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Beyond the Rhetoric: Noninterference in China’s African Policy

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image of African and Asian Studies
For more content, see Journal of Asian and African Studies.

The following paper examines the historical origins and development of China’s advocacy of the principle of noninterference in its African foreign policy and suggests that in spite of its consistent rhetorical support for noninterference over the last fifty years, the relevance of the principle in shaping Beijing’s foreign policy decisions has varied as its pragmatic interests have shifted. China’s post-Maoist leadership, in the drive to win the African resources and markets needed to bolster its growing, export-driven economy, has utilized the practice of noninterference to win a foothold on the continent. As its level of investment in Africa and dependency on African energy resources and markets have expanded, however, Beijing has found limiting its actions vis-à-vis a policy of noninterference less tenable, and as recurrences of regional instability and anti-Chinese populism have threatened its interests, citizens, and assets on the continent, will likely take a more forceful role in its relations with partner states.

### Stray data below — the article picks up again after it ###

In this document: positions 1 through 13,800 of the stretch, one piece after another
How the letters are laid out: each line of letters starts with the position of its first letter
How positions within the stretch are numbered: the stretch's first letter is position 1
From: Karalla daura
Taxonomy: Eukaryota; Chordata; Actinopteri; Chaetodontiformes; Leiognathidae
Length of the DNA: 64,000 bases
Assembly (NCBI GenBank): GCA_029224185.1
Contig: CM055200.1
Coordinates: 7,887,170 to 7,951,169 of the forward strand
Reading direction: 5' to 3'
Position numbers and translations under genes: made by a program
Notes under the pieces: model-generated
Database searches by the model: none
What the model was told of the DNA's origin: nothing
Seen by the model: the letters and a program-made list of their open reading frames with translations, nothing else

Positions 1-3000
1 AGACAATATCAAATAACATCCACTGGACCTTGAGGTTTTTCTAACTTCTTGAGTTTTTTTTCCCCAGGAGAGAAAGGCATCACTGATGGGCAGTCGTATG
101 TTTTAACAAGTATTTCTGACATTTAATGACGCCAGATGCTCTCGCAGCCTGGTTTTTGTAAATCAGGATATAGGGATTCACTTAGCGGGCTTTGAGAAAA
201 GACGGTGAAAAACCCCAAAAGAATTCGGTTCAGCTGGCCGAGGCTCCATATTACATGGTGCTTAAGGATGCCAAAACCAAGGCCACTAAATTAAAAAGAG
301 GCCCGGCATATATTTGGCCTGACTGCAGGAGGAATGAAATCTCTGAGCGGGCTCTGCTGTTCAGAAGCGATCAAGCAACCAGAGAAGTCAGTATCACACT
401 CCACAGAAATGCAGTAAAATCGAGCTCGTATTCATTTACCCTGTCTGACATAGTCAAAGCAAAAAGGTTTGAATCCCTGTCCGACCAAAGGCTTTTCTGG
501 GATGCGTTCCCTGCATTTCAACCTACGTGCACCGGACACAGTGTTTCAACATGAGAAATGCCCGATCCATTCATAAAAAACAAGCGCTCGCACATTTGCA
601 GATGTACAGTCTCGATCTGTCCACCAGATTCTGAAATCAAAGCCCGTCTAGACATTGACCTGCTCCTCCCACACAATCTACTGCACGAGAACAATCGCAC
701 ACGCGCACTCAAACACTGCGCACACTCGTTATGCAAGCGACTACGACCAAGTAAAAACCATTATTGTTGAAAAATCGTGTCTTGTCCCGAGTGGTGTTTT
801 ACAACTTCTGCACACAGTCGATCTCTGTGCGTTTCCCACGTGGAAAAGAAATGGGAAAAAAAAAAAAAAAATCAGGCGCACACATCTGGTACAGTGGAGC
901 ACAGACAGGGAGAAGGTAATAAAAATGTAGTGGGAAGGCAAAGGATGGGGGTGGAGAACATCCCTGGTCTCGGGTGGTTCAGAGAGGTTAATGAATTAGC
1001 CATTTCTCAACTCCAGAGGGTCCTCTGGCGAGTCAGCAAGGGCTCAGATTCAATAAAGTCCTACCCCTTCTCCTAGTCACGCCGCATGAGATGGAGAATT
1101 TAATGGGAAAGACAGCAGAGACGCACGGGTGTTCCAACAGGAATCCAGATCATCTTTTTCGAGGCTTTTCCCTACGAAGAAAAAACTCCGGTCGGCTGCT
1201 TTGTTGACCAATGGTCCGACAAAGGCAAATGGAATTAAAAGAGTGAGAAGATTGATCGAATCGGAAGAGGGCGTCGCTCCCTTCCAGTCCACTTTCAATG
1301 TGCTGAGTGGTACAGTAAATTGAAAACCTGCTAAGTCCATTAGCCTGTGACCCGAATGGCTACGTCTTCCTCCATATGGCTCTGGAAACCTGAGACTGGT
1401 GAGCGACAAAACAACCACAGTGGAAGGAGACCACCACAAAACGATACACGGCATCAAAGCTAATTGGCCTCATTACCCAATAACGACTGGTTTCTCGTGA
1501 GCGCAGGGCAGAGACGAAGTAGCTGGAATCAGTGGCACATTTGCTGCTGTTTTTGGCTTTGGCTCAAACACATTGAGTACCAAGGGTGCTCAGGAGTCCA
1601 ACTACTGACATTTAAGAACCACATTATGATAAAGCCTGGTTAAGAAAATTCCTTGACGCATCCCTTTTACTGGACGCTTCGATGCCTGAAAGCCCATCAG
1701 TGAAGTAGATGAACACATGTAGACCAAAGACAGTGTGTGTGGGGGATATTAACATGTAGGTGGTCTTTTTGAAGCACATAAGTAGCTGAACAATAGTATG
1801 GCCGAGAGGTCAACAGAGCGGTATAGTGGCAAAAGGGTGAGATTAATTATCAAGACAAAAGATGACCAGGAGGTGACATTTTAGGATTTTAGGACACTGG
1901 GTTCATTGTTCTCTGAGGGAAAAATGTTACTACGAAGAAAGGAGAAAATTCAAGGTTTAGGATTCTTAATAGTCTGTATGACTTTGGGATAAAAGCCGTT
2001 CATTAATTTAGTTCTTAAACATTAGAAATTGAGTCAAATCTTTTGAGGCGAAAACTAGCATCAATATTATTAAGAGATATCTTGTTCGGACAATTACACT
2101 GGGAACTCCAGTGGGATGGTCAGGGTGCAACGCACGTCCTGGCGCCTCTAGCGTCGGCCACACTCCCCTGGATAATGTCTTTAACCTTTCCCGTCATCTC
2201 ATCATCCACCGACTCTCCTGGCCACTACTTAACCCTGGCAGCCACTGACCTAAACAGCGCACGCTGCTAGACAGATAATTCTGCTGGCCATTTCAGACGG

Affiliations: 1: Department of Political Science, Miami University 111 North Elm St., Oxford, OH 45056 USA, Email: hessse@muohio.edu; 2: Department of Politics and Geography, Coastal Carolina University P. O. Box 261954, Conway, SC 29528 USA, Email: raidoo@coastal.edu

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